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Home >Budget >Opinion >Govt is correct to shed conservative fiscal strategy

The paradox of 2020 lies in the fact that it brought us together while keeping us apart. As the adage says, “change is the only constant", changing scenario from a virtual world to the gradual opening, getting back to normalcy has been at the centre stage. With all this, the priorities of people and economy at large, have aligned and re-aligned again to adapt to the evolving scenario. The backdrop for setting the budget got tougher. The need to run a counter cyclical fiscal measure was stronger than before. On the other hand, rising deficit and debt made the decision even more challenging. The government has justifiably shed its conservative fiscal strategy and sided with counter-cyclical measures to support growth.

Fiscal deficit projections have been significantly higher than the market expectations (FY21: 9.5% of GDP vs market expectation of 7-8%, FY22: 6.8% of GDP vs market expectation of 5.6%). Higher deficit in both years is for good reasons. In FY21, it is to clear the mounting arrears on food subsidy. Higher deficit in FY22 will be largely directed towards higher capex outlay.

Infrastructure was one of the key areas with focus on roads, railways and ports. Setting up of Development Financial Institution (DFI), issuance of zero-coupon bonds, debt financing by foreign portfolio investors (FPIs) in infrastructure investment trusts (InvITs) and real estate investment trusts (REITs) will address the financing issues for the sector. Additionally, monetization of assets will further unlock value and bring in additional funds.

Within the realm of the financial sector, the proposal to liberalize foreign direct investment (FDI) in insurance from 49% to 74%, setting of securities market code to consolidate and rationalize a wide array of acts, aiming to privatize two public banks and infusing 200 billion to recapitalize public sector banks are steps in the right direction. The proposal to set up an asset reconstruction company is a good beginning and can lead to faster resolution of stressed assets rather than banking consortium taking the National Company Law Tribunal (NCLT) route.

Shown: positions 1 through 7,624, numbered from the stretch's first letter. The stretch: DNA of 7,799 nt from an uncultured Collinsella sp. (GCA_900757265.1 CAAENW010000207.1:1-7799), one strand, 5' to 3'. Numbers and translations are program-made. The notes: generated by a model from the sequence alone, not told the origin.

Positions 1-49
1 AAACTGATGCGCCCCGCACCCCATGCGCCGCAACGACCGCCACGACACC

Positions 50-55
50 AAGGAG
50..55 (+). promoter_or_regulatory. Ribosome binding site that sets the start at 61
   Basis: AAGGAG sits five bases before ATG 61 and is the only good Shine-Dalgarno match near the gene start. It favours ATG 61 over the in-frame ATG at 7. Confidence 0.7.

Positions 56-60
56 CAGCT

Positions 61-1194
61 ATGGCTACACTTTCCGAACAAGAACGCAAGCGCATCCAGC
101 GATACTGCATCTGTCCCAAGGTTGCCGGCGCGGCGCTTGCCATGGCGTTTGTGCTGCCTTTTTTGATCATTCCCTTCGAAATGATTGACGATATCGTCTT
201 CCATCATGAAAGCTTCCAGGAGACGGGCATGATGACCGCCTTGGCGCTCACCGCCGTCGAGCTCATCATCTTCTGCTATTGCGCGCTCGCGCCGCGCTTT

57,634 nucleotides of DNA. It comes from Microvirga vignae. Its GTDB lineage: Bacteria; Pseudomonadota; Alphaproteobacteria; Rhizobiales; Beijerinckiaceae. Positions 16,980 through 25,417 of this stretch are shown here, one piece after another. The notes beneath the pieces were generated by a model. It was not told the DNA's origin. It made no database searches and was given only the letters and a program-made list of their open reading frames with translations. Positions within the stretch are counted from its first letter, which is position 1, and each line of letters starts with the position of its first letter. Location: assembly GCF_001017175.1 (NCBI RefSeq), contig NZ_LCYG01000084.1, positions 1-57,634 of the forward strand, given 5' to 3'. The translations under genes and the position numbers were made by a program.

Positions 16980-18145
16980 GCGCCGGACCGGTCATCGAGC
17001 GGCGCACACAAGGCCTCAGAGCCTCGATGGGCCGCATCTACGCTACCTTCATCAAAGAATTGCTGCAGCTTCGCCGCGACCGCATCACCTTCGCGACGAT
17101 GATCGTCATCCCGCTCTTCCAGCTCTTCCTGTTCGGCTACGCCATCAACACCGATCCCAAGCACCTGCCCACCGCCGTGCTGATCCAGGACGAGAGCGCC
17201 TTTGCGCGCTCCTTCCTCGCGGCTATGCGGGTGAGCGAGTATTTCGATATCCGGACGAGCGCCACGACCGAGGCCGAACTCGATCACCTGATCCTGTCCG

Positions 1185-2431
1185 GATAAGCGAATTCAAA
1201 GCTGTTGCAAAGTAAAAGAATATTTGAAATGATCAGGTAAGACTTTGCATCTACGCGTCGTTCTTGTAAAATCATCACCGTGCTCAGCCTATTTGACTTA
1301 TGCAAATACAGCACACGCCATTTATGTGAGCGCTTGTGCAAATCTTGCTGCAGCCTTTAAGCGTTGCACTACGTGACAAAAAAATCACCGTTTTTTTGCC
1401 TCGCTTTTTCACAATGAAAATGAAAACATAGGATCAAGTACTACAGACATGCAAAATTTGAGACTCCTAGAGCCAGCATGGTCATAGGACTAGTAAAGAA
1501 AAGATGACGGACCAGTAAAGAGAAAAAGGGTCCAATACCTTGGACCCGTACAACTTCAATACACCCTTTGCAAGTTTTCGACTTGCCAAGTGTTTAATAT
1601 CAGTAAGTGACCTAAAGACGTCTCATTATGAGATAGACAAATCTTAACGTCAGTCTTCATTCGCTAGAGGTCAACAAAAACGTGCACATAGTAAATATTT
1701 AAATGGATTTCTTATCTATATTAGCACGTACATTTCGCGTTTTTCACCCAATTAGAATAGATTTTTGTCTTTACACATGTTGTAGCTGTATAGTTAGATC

From the taxation perspective, absence of covid-19 tax, wealth tax and an unchanged long-term capital gains (LTCG) tax is positive from equity markets. That said, imposition of agriculture infra cess on a wide array of products will lead to higher taxation on select goods. The government has stayed away from any withholding tax on REIT and InvIT, which is also market positive.

One thing that Covid-19 has put emphasis on is healthcare facilities and infrastructure. The government has announced various schemes to further develop the healthcare system and committed 2.23 trillion towards the sector.

Besides, the focus on multifarious areas, shows the balanced approach even amid the complex challenges thrown due to the pandemic. From focus on start-ups, decriminalization of the LLP Act and redefining small companies under the Companies Act, increased FDI in insurance, and relief to non-resident Indian (NRI) investors on dividend income; the budget has redefined the priorities by re-arranging the key building blocks of economy.

From the mutual fund industry perspective, we have seen some positive announcements. Bringing high ticket unit-linked insurance plans (ULIPs) at par with the MF taxation has brought the two products on the same level playing field. Also, restricting tax exemption on the interest income earned on the employees’ contribution to provident fund to 2.5 lakh, may lead to increased investor interest in MF products.

To sum, equity market should be taking the budget positively owing to no unfavourable development on taxation and focus on capital spending. Fixed income market may feel jitters given massive increase in supply of government papers. Owing to higher deficit projections, supply of government borrowings was significantly higher than market expectations. As such, markets would be keenly watching RBI’s approach towards absorbing the elevated supply. That said, some rise in yields cannot be ruled out.

Vinay Tonse is MD and CEO of SBI Mutual Fund

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